Desperate measures: Pakistani women seek abortions as birth control
Pregnant, desperate and poor, Pakistani mother Zameena faced a stark choice: risk her life by having a secret abortion, or risk her life bearing her husband a sixth child.
In the end, she opted for the former, one of more than two million women a year to do so in a country where religious leaders are critical of family planning measures and there is a lack of sex education and access to contraception.
Almost half of all pregnancies in Pakistan – around 4.2 million each year – are unplanned and around 54 percent of those end in termination, according to a report by U.S. research firm Guttmacher Institute.
"Three years ago, when my daughter was born, the doctor told me that I should stop having babies because it would be bad for my health," said Zameena, using an assumed name, from her home in the northwest city of Peshawar.
"But whenever I say that to my husband, he tells me to trust God," the 35-year-old added. "My husband is a religious man... he wants to have a line of sons."
Decades ago, a family planning campaign with the slogan "do bache hi ache" or "two children is good" was rejected by religious leaders as well as nationalists who wanted a bigger population to rival the 1.2 billion people in neighbouring India.
Today with a population of around 207 million, Pakistan's baby boom is stretching resources beyond capacity and experts warn of trouble ahead.
Zameena said she frequently suggested to her husband that they practice family planning, but he refused.
"My mother-in-law had nine kids," said Zameena. "When I complain to my husband that I can't have more babies, he answers: 'If my mother didn't die, you should also stay alive'."
Abortion is allowed in Pakistan if the health of the mother is in danger. But many doctors invoke their Muslim faith and refuse to carry them out.
As a result, some women abort illegally and authorities largely turn a blind eye to the situation.
The preferred method is by ingesting Misoprostol, an over-the-counter drug used to treat ulcers, which causes the expulsion of the embryo. It can also cause serious complications for the mother.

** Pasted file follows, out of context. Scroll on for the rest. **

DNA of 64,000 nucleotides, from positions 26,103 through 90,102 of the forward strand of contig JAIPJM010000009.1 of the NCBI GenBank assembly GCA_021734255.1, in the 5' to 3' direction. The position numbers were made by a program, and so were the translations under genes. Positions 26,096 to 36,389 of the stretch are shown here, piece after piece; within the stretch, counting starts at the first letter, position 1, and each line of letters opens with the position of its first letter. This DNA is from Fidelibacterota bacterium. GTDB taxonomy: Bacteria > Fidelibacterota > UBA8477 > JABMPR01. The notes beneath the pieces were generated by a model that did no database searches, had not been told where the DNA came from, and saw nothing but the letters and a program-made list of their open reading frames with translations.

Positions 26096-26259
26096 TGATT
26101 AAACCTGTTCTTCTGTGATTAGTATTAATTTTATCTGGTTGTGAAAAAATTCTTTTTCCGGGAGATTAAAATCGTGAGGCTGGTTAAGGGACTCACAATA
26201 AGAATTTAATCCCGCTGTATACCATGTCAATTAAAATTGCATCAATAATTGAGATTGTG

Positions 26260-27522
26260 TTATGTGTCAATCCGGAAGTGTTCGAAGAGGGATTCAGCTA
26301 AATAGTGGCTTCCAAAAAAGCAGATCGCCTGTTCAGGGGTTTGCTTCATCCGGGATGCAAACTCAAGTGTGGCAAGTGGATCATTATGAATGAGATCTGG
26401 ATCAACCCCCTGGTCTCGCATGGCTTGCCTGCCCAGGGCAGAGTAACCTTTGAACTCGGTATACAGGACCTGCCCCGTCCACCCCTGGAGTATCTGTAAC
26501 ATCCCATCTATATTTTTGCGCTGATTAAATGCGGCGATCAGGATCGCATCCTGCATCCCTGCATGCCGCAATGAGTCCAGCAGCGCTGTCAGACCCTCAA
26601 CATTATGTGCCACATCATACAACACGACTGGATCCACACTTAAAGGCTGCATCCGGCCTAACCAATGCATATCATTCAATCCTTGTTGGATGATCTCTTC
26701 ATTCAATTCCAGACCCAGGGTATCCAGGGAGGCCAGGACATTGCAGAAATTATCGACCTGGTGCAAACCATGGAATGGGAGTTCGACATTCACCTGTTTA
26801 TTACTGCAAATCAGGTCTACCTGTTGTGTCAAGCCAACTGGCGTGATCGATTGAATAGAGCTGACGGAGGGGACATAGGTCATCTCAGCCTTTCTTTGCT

NGO Aware Girls counsels those who call its hotline on how such drugs should be used safely and when to seek emergency or professional treatment at a clinic.
"Most of us know women who have died of an abortion," said Aware Girls co-founder Gulalai Ismail.
Zameena was one of the lucky ones – she knew where to go for help once she decided to terminate her latest pregnancy.
At the other end of the Aware Girls hotline, counsellor Ayeesha reassured and advised her on what medicines to take and in which dosage. They insist that women must never be alone when they attempt such procedures.
"My work saves women's lives. When they call, they are willing to do anything to have an abortion," explained the 26-year-old.
Ayeesha estimated that she fields around 350 calls a month. Most women who contact the NGO know very little about contraception. Access to condoms, the most well known option, is limited and even when they can be bought, it requires the man to agree.
According to official statistics, only around 35 percent of Pakistani women use any form of non-abortive birth control despite them being inexpensive.
Birth control pills cost just 20 rupees (0.12 euro), for example, while an IUD is available for 400 rupees (2.5 euros). But population control is a controversial issue in Pakistan, where large families are prized.
"Authorities have not been able to make this issue an emergency for Pakistan. It is all rhetoric and political gibberish," says Dr Haroon Ibrahim of the family planning NGO Greenstar,
Zeba Sathar, a demographer in charge of another NGO, the Population Council, branded the nation's negative attitude to contraception a "systemic failure".
Prime Minister Imran Khan in December acknowledged the lack of political will on the issue and promised pro-contraception campaigns using the media, cell phones, schools and mosques.
"The mullahs have a key role to play," he insisted.
But the Council of Pakistani Islamic Ideology, a religious body which advises the government, says otherwise, insisting that family planning is against Islam.
"The birth control campaign at the government level should be immediately stopped and the birth control program should be removed from the economic planning," the council told journalists.
The charity Marie Stopes, whose clinics provide post-abortion care, has profiled a typical client in Pakistan: aged in her thirties, married at 18, she is poor, uneducated and already has three children.
Such women approach the agency when backstreet abortions go wrong.
"Women are just dying... for the lack of knowledge," said Xaher Gul, an executive at Marie Stopes.
In 2012, the year of their last study, the Guttmacher Institute estimated there were 2.25 million abortions in Pakistan with 623,000 women treated for post-abortion complications.
"We have failed women in this country," warned Hassan Mohtashami, former head of the United Nations Development Programme in Pakistan.
He added: "Abortion is not a family planning method." (AFP)